Jamie L. Reuland Assistant Professor of Music; Elias Boudinot Bicentennial Preceptor

“Music is the noisiest, most ungainly, least articulate branch of the humanities, and I thoroughly enjoy being a humanist in that vein.”  

My research focuses on the intellectual, aesthetic, and political history of medieval music, and on the intersections between musical texts, oral culture, and political life in the late-medieval Mediterranean.

At Princeton, I teach courses on the history of musical notation; musical paleography and the semiotics of musical writing; liturgical chant; music and memory; and medieval song. Approaching historical and theoretical questions through musical performance and practice is a method of thinking and teaching that I especially enjoy.

My current book project, titled Music, Representation, and Forms of Empire in Late-Medieval Venice theorizes the relationship between dramatic and political forms of representation in Venice’s late-medieval empire in the eastern Mediterranean. The book claims that the political, economic, and social problems that Venetians of the period faced were, at core, problems of aesthetics. Music, and art more generally, shouldered a heavy burden to make sense of a world laden with paradox and change, in which the individual was shaped and controlled by forces beyond his or her horizon of knowledge. Many of the aesthetic functions with which music is commonly attributed in this period belonged not to any philosophy of art, but to the lexicon and forms of political life and of empire in the later Middle Ages. Recovering this aesthetics from the musical and material culture of the period, and from legal, liturgical, and literary texts, the book engages enduring questions about music’s relationship to social and symbolic forms, language, religion, and the natural world, and argues for the ways in which music can be both a metaphor for and constitutive of political life.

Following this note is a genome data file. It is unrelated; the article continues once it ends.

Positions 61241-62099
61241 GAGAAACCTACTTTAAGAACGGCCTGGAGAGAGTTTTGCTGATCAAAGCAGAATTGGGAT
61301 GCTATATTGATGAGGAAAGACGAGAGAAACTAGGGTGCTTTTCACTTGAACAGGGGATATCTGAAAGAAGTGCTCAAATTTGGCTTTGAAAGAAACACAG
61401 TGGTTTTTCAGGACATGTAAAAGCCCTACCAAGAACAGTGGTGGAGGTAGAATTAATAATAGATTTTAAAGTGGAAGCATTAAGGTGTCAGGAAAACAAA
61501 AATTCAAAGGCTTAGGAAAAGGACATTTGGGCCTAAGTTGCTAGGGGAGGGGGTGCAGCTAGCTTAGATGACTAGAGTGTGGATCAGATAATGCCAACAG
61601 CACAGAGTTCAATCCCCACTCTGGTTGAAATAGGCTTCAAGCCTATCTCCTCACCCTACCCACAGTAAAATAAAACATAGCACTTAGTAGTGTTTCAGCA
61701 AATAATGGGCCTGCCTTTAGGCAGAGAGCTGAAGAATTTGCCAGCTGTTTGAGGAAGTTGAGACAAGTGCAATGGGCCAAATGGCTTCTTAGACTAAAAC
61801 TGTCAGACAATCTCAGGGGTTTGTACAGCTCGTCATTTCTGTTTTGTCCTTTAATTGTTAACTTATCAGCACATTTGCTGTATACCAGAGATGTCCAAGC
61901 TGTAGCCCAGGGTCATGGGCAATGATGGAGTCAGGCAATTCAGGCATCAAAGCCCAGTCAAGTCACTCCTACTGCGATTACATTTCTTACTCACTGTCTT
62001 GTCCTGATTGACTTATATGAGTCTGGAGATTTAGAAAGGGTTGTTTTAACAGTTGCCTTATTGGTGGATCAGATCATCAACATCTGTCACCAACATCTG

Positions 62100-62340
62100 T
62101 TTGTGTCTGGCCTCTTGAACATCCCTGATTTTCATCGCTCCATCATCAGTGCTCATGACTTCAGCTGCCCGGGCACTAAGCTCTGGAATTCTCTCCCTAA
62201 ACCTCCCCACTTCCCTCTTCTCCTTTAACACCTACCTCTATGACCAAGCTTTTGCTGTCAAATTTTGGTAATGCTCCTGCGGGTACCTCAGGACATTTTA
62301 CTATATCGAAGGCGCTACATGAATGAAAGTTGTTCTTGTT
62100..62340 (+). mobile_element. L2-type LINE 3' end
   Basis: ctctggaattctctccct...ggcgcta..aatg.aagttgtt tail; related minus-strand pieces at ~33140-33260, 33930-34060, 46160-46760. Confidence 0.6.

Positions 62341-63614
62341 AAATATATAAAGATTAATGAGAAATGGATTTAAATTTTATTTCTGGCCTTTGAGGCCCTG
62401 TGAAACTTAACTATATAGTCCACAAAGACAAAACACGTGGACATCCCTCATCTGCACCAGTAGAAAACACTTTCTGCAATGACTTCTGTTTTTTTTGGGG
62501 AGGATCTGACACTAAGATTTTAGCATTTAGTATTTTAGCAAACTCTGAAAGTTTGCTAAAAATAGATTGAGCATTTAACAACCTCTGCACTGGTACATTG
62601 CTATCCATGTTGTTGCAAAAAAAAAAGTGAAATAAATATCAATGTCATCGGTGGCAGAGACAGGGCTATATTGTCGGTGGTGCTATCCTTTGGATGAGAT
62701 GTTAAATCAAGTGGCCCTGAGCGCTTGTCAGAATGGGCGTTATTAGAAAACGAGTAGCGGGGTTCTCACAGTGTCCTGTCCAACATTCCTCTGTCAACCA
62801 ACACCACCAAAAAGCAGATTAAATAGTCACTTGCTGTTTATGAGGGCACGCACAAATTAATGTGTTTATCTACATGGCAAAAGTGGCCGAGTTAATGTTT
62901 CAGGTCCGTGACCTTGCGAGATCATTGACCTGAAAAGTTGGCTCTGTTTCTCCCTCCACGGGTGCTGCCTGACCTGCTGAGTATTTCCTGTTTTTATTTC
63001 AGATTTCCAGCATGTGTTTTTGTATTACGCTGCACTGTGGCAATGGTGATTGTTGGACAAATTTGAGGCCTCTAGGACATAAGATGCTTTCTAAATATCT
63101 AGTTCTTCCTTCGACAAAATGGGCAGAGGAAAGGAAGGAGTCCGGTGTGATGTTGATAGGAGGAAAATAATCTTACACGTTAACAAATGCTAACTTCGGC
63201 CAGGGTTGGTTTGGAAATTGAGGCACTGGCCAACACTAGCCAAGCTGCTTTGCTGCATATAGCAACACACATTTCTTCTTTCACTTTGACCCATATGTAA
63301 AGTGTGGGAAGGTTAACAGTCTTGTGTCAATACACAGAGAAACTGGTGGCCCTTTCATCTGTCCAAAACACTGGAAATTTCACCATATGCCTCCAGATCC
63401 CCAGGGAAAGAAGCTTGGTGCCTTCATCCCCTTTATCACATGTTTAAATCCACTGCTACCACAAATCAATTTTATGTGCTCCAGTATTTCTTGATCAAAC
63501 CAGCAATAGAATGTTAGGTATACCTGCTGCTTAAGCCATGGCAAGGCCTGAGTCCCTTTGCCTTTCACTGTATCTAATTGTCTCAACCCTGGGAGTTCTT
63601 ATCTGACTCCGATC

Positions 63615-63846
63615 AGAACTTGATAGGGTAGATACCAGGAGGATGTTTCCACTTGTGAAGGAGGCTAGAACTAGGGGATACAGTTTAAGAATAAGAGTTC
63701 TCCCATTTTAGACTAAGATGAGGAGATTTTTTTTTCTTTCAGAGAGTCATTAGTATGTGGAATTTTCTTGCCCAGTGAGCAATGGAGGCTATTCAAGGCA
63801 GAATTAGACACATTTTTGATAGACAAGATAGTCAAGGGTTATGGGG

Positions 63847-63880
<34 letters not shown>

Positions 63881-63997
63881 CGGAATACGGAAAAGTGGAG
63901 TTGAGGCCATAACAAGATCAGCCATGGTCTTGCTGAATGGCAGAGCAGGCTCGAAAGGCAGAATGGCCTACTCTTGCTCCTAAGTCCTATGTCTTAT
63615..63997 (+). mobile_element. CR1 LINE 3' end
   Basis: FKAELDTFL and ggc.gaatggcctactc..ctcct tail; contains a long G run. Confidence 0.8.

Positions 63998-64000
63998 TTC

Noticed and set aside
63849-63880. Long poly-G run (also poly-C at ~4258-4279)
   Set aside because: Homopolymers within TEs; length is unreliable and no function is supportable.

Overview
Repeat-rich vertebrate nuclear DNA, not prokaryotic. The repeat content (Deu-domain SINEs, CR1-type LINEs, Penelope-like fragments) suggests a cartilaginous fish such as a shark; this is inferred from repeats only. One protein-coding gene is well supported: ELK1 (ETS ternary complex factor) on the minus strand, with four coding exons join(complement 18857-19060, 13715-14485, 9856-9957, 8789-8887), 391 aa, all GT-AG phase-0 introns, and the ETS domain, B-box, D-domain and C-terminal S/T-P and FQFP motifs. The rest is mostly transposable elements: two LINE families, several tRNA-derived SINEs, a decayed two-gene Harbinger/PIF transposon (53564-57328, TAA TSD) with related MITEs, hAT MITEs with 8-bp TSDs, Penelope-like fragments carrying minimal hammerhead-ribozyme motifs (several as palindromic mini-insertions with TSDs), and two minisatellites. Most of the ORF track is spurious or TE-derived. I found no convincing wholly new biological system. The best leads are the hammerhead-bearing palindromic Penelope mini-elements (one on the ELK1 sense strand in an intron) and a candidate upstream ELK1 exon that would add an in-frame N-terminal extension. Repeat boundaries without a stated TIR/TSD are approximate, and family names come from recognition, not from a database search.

I am associated faculty at the Seeger Center for Hellenic Studies, and am director of the Princeton Facsimile Singers. Before coming to Princeton, I taught at Stanford University as a Mellon Fellow in the Humanities.

B.A. Dickinson College; M.A. Princeton University; Ph.D. Princeton University

Fellowships and grants from the Andrew W. Mellon Foundation

American Council of Learned Societies

Fulbright Foundation in Greece

Medieval Academy of America

Gladys Krieble Delmas Foundation


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